Texts and Required Materials: Available at the De Anza Bookstore • Baym, et al., The Norton Anthology of American Literature. 8th ed., Vol. D—"Between the Wars 1914-1945." • Baym, et al., The Norton Anthology of American Literature. 8th ed., Vol. E—"Literature since 1945." Available online and from local booksellers • The Great Gatsby by F. Scott Fitzgerald (There is a link to the full text novel on the website). • The Road by Cormac McCarthy (Buy it, Borrow it, or Beg for it). • A stapler, loose-leaf paper or a notebook for notes and drafts, and pens or pencils. Alternatively, you may use your computer for drafting.

Requirements: • Active participation in class discussions and regular attendance. You will earn real points for your participation in activities. • Keeping up-to-date on the assignments and reading. • Formal writing: Two short formal essays • Three exams • A series of posts to the class website • Reading quizzes, and in-class assignments.


Class Policies Writing Submissions: All out of class work to be submitted to me electronically before the class period in which it is due. Work must be submitted as an attachment in Microsoft word. No other saved forms are acceptable. If you do not have Microsoft Word software available, leave yourself time to save and send your work from a library computer. All work must be in MLA format. I will read and return work, in the order I receive it, with comments both in the text and in the margins.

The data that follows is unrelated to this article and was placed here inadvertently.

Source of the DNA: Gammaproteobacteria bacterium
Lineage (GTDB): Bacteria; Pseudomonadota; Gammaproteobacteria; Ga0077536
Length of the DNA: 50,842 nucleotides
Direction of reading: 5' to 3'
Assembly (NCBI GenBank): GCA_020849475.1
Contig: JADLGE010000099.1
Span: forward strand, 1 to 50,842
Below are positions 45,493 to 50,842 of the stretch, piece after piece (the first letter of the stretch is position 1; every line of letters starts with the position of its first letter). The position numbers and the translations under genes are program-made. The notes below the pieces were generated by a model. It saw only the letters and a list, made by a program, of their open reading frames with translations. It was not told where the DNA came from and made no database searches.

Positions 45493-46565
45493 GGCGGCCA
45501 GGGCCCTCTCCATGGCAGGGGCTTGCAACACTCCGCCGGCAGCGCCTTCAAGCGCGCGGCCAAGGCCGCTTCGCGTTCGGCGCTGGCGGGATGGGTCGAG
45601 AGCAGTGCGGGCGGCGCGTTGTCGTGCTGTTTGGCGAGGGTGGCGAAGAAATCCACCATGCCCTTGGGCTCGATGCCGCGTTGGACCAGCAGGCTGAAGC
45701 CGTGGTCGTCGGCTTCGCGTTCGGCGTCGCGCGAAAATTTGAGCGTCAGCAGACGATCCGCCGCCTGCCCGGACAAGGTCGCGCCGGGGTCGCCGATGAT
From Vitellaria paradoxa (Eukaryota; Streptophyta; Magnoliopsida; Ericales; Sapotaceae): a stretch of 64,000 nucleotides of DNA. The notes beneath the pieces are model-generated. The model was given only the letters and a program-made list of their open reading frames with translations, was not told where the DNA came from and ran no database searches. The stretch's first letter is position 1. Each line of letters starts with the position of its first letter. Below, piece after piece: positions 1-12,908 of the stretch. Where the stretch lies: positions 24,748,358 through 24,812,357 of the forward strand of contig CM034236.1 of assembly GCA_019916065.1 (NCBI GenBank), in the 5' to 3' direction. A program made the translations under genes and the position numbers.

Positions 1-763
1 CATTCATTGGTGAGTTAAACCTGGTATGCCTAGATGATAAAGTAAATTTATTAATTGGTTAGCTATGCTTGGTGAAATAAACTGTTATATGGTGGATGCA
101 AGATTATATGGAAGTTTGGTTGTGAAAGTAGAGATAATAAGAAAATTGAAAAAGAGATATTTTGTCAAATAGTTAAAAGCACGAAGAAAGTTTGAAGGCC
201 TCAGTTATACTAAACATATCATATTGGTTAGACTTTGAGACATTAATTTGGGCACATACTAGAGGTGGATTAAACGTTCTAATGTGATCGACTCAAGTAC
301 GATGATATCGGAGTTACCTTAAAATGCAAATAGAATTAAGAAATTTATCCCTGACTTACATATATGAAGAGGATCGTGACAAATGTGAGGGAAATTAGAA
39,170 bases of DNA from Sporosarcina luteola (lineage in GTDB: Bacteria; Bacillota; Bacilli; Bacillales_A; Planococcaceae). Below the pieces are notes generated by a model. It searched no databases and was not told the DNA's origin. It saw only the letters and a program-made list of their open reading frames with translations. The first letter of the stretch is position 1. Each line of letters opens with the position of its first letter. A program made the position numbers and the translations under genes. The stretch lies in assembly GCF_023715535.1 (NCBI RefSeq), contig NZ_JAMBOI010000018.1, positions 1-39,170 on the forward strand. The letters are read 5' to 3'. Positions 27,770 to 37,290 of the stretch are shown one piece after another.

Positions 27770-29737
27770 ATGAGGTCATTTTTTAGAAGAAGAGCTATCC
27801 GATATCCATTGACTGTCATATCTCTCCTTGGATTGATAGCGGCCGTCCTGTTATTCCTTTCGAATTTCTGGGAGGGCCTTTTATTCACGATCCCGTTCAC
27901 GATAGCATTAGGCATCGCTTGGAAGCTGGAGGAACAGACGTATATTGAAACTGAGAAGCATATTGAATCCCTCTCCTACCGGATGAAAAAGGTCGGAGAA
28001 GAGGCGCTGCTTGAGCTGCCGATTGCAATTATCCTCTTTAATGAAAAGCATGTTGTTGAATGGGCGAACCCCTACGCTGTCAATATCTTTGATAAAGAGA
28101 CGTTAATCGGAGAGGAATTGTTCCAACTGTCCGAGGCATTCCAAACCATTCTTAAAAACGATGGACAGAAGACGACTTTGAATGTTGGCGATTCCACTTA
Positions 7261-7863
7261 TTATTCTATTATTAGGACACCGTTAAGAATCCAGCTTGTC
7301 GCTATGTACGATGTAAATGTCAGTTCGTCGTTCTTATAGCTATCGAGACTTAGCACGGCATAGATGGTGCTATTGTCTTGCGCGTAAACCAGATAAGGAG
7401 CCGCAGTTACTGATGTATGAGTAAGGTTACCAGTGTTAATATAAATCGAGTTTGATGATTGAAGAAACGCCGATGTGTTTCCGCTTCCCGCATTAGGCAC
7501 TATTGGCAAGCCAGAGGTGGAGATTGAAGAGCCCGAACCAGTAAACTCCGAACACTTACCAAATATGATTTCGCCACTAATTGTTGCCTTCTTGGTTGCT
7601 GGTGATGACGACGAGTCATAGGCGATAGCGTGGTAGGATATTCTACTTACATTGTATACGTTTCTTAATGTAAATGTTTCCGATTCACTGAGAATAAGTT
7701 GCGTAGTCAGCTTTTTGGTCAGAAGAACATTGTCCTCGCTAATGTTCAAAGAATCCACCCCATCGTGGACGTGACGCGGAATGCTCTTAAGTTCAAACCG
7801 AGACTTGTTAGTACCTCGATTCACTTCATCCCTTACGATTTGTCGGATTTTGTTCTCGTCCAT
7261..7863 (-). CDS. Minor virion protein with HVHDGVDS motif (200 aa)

Attendance: Success in this course depends on regular attendance and active participation. Participation points will be part of our daily activities. If you are not in class, you cannot earn these points. You should save absences for emergencies, work conflicts, weddings, jury duty, or any other issues that might arise in your life. It is your responsibility to talk to me your absences or other conflicts. Work done in class cannot be made up. Also, please arrive on time, as you will not be able to make up work completed before you arrive, including quizzes.

Exams: – We will have three exams during the quarter. They will likely be identification, short answer, and essay style. I extend the opportunity to re-take or make-up one exam on the last day of the quarter (before the final). Late Work – I do not accept late work. I do, however, extend an opportunity to revise essay #1 for a better grade. If you miss the due date, you may submit that work when the revisions are due on the last day of the term. This does disqualify you from revising another piece.